Euro 2020 final: UEFA refuses to rule out moving game from Wembley

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Euro 2020 is well into its stride now as we move into the second week of the championships.

Thus far, the tournament has gone mostly according to plan and we are yet to see what some might consider a bona fide upset.

The harrowing Christian Eriksen incident could have cast a very dark cloud over the tournament but fortunately, thanks to the incredible work of a number of parties, the Dane is still with us.

Elsewhere, Cristiano Ronaldo moved two bottles of Coca-Cola and sent the internet into meltdown with a number of stars jumping on the bandwagon in the aftermath.

Last night we saw the return to action of Kevin De Bruyne who simply blew Denmark away with a second-half masterclass in Copenhagen.

Italy have yet to be troubled, while France and England have both shown encouraging signs.

We have already said good-bye to North Macedonia who crashed out of the championships yesterday, leaving us with only the memory of their truly bizarre training routines.


So, while we have a clearer picture of how the business end of the tournament might shape up, UEFA have cast a massive shadow of doubt over where it might shape up.

Euro 2020: News, Groups, Fixtures, Dates, Tickets, Odds And Everything You Need To Know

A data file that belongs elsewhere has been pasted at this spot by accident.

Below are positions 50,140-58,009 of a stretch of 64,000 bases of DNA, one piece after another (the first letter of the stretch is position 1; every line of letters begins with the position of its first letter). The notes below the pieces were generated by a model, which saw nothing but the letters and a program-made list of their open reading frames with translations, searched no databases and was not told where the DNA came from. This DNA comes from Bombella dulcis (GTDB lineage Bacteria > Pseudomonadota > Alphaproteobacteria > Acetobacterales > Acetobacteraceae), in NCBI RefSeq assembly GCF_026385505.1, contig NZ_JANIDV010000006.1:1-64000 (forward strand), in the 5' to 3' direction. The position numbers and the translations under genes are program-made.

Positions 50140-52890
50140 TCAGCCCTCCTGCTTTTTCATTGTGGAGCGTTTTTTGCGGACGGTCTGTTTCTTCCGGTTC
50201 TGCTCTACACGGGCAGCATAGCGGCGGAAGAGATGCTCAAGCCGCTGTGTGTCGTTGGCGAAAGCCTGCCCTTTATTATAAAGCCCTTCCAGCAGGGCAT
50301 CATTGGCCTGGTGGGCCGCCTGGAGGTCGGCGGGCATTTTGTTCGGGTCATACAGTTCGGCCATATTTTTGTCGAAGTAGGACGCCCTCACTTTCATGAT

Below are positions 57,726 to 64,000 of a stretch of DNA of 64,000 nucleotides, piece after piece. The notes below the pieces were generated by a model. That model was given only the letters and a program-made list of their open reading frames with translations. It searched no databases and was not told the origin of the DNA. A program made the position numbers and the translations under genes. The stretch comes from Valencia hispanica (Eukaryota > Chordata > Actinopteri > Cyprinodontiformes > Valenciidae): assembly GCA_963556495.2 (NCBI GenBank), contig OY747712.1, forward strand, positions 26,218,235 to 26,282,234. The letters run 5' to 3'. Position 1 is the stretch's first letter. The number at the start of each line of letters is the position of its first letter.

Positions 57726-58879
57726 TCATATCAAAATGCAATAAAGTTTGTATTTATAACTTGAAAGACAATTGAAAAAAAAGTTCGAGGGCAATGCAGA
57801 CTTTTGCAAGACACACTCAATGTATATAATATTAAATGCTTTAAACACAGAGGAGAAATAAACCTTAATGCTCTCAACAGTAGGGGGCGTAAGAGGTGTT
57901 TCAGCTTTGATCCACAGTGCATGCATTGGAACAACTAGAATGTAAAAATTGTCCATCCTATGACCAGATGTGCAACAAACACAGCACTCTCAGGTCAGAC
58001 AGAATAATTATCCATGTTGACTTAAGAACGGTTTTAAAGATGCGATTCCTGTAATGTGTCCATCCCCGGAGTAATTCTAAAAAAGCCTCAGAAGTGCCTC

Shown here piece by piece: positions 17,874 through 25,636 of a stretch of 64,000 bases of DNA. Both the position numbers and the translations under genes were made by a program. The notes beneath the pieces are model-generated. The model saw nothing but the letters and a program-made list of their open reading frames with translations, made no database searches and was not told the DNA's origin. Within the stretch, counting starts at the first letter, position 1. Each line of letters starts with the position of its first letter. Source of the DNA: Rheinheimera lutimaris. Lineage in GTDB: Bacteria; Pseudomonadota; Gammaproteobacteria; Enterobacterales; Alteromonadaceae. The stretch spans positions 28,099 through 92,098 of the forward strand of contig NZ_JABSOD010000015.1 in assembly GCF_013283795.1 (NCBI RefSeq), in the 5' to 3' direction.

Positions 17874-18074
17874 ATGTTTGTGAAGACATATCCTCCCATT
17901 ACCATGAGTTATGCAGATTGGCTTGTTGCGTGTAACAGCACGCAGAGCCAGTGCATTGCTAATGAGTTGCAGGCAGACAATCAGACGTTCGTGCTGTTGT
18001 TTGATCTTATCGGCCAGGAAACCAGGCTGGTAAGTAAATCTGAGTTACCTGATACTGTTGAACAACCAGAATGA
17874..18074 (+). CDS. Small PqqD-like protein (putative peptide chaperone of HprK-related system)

After the UK government extended certain lockdown restriction but a further four weeks in the country, UEFA have refused to rule out the possibility of both the semi-finals and final being moved away from the famous Wembley Stadium in London.

Per a report in The Athletic, the European government body are hoping to see isolation rules waived for travelling fans and their hoard of VIP guests.

(Credit: The Football Terrace)

UEFA would request that no less than 2500 VIP's are granted exemptions from the current quarantine rules set in place in the country.

In a statement given on Friday, UEFA said:

“UEFA is delighted that the capacity at Wembley will go up to at least 50% for the knock-out round matches.


"At the moment, we are in discussions with the local authorities to try to allow fans of the participating teams to attend the matches, using a strict testing and bubble concept that would mean their stay in the UK would be less than 24 hours and their movements would be restricted to approved transport and venues only.

“We understand the pressures that the Government face and hope to be able to reach a satisfactory conclusion of our discussions on the matter.

“There is always a contingency plan but we are confident that the final week will be held in London.”

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